WASHINGTON, DC - Michael D. Berman, CMB, Chairman of the Mortgage Bankers Association, testified today before the Senate Banking Committee at hearing titled, "Public Proposals for the Housing Finance System." Below is Mr. Berman's oral statement before the committee, as prepared for delivery.
Source: Mortgage Bankers Association
"Thank you, Chairman Johnson and Senator Shelby, for the opportunity to testify today. I have been in the real estate finance industry for over 25 years and my company has been active in the commercial mortgage-backed securities arena as an investor, lender, issuer of securities, servicer and special servicer. We've also been an active Fannie Mae, Freddie Mac, and FHA Multifamily lender and servicer.
"The current housing crisis has prompted a fundamental rethinking of the part played by the government in the housing finance system. Certainty of the federal role in the housing market is necessary to encourage private capital to return.
"Several factors contribute to the current uncertainty and lack of private capital in the housing market. Ongoing uncertainty on risk retention rules, GSE reform, and the future of the conforming loan limits raises questions about the consistency of national housing policy. While the administration's recently-released white paper on reforming the housing finance system was an important first step, much work lies ahead and we must act in a deliberate, coordinated and comprehensive fashion.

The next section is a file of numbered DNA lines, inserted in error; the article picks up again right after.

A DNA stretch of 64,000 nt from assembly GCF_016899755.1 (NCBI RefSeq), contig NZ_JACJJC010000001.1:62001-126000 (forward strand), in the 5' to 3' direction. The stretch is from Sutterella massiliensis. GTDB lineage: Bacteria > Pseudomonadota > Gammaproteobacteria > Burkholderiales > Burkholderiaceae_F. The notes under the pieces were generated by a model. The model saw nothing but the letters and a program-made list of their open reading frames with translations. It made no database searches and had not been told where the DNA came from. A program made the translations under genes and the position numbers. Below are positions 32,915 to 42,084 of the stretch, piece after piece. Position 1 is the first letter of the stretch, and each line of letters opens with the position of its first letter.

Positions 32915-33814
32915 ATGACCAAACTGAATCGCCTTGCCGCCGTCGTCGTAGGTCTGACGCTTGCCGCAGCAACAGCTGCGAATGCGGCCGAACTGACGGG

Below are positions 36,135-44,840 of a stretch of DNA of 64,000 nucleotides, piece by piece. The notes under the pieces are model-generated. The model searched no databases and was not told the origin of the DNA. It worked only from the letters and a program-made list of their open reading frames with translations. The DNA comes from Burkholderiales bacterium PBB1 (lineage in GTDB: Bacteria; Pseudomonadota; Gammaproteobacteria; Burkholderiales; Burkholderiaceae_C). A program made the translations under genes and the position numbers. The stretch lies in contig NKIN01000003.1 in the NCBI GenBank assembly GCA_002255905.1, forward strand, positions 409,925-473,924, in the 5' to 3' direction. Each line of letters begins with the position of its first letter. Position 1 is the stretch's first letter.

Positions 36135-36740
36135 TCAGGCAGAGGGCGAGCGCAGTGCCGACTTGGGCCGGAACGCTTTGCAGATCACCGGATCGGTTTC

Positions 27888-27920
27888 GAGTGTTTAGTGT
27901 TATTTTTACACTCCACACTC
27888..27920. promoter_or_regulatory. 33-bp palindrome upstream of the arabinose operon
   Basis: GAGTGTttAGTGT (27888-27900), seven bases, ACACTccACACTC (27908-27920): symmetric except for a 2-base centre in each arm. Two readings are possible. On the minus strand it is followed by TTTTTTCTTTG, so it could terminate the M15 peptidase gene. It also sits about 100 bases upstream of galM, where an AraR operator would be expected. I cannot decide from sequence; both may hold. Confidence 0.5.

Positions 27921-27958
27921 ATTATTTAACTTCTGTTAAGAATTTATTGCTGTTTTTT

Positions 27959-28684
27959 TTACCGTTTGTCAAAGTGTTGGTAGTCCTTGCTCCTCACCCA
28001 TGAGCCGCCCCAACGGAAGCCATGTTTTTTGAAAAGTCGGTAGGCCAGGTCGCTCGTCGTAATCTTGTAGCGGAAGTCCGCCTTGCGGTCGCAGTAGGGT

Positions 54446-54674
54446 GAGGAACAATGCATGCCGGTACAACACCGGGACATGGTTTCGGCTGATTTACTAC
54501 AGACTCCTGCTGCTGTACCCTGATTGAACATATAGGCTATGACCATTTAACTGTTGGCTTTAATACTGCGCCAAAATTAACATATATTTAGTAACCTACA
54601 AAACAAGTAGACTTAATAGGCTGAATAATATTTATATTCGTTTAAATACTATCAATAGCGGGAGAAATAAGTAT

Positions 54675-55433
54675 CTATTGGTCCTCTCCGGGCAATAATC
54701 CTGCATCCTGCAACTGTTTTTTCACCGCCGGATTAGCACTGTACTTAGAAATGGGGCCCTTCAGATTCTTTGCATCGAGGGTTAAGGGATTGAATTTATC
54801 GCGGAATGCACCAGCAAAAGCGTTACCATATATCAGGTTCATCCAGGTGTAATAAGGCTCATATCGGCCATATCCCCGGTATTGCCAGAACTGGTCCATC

"MBA firmly believes that a carefully crafted government role can serve to maintain the nascent housing market recovery and preserve the availability of affordable 30-year fixed rate mortgages. To this end, in 2008, MBA convened the Council on Ensuring Mortgage Liquidity, which I chair. This 23-member council was made up of industry practitioners from the single-family, multifamily and commercial sectors of the real estate finance industry. Its mission was to look beyond current market conditions, to what a properly functioning secondary mortgage market should look like. In September of 2009, MBA first articulated a plan, outlined in my written testimony, which is based on three key principles:
"First, secondary mortgage market transactions should be funded with private capital. Private capital should take two forms: capital that takes on credit risk on mortgages, and capital from bond investors that take on interest rate risk.
"Second, to promote uninterrupted market liquidity for the core mortgage market, the government should provide an explicit, but limited, credit guarantee on a class of mortgage-backed securities backed by "core", well-underwritten single-family and multifamily mortgage products. This guarantee should not be free, but should be financed with risk-based fees to be deposited into an FDIC-type insurance fund.
"Third, taxpayers and the system should be protected through limits on the mortgage products covered, permissible activities, portfolio size and purpose, coupled with strong risk-based capital requirements, and risk-based payments into a federal insurance fund.
"This plan has largely been mirrored in option three of the administration's white paper, as well as in plans proposed by other industry practitioners and trade groups.